The Arabs from the very beginning believed that the pledges that Great Britain gave to the late King Hussein (both when he was Sherif of Mecca and later when he was King of the Hejaz) included Palestine, Trans-Jordan and most of Syria.

The declaration stated :

“That subject to certain modifications (which excluded Mersin, Alexandretta and portions of Syria lying to the West of Damascus, Homs, Hama and Aleppo) Great Britain is prepared to recognise and uphold the independence of the Arabs in all the regions lying within the frontiers proposed by the Sherif of Mecca.”

The British government has never seriously challenged the Arab contention that Palestine was included in this pledge conveyed through Sir Henry MacMahon in 1915.

The Balfour Declaration was made subsequent to this definite pledge. When its contents alarmed the Arabs, the British government sent a special envoy, Commander Hogarth, to set the doubts of King Hussein at rest.

King Hussein was assured that “Jewish settlement in Palestine would only be allowed in so far as would be consistent with the political and economic freedom of the Arab population.”

While the terms of the Palestine Mandate give special rights to the Jewish Agency and Jewish settlers in Palestine, it nowhere lays down that the Jews are to have a Jewish state in Palestine. (The Arabs, of course, have never accepted the Mandate as legal or binding on them and in the Mandate, they are not even mentioned by name).

In successive Statements of Policy, published as White Papers, in 1922, 1930 and 1939, Her Majesty’s Government declared that “it is not part of British policy that Palestine should become a Jewish State”.

When Great Britain accepted the mandate for Palestine her first concern was to facilitate the creation of a Jewish National Home by assisting the Jewish Agency and other Jews to purchase land and by arranging the peaceful transfer of the Arab cultivators of such land. She also endeavoured to secure Arab goodwill for the Jewish National Home.

The Mandatory was also occupied in establishing efficient administration and essential public services. So, for many years she made no serious effort to carry out the duty imposed upon her of assisting the inhabitants of Palestine to advance towards self-government.

Unfortunately, when she eventually did consider how best to execute this part of her task, Arab fears of ultimate Jewish dominance and hostility to the Mandate had become so intense that it was impossible to secure their cooperation in any proposed legislative or another assembly which might have paved the for self-government.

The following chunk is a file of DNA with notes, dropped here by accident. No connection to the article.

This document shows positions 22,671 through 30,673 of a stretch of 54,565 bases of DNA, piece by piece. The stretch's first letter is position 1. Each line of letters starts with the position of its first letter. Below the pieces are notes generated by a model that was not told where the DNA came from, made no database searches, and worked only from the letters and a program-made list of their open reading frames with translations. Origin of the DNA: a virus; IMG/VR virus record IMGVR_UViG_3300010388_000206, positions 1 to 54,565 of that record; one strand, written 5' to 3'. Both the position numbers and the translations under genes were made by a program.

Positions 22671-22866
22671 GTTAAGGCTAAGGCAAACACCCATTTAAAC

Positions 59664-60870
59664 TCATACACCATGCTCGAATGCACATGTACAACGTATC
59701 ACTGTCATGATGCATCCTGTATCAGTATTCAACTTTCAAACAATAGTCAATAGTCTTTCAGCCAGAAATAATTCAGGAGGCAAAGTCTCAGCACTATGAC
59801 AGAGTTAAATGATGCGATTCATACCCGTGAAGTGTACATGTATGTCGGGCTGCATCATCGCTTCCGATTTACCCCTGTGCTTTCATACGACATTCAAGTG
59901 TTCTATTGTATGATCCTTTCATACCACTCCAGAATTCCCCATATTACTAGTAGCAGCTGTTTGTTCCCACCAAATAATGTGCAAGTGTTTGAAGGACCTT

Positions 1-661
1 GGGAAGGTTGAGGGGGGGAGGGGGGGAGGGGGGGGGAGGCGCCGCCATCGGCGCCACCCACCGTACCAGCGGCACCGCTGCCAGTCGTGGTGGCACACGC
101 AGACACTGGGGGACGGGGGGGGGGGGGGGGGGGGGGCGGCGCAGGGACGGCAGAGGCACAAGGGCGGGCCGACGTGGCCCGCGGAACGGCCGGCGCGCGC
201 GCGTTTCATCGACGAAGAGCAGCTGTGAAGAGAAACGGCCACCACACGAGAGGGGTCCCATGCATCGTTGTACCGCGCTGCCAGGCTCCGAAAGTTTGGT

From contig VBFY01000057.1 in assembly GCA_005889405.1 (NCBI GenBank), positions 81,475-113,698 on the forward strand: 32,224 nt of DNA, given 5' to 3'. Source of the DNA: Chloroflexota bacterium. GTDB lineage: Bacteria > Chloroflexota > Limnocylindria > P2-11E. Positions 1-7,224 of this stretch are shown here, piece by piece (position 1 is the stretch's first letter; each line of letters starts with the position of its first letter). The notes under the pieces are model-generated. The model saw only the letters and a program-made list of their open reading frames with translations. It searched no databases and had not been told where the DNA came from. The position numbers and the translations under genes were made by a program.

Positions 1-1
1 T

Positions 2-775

Upon careful examination by a special Boundary Commission, the partition of Palestine into separate states was found to be impracticable.

But this Commission did not examine the possibility of creating a Jewish enclave or enclaves, with special rights on the Maronite model, inside a Palestinian State or a greater Arab state which would include Syria and Trans-Jordan.

The partition of Palestine into two independent states and a Mandated area, which had pleased nobody, was declared impossible and the final policy of Great Britain was made public in 1939 after the Palestine Conference bad broken down.

In the White Paper of 1939, Her Majesty’s Government declared that:

“(l) The objective of His Majesty’s Government is the establishment within ten years of an independent Palestine State in treaty relations with Great Britain

(2) The independent state should be one in which Arabs and Jews share in government in such a way as to ensure that the essential interests of each community are safeguarded.”

All that remained was to establish self-government in Palestine in such a way as would best safeguard the rights of the Jews who had settled in Palestine under the terms of the Balfour Declaration.

All Arabs and particularly those of the Near and Middle East have deep down in their hearts the feeling that they are “members one of another”.

Their nationalism’ springs from the Muslim feeling of brotherhood enjoined on them by the Prophet Muhammad in his last public speech. It differs therefore from a great deal of European nationalism and patriotism.

Although Arabs are naturally attached to their native land their nationalism is not confined by boundaries. It is an aspiration to restore the great tolerant civilisation of the early Caliphate.

Adapted from Arab Independence and Unity, by General Nuri As-sa’id (1943.) Photograph courtesy of Ping News. Published under a Creative Commons license.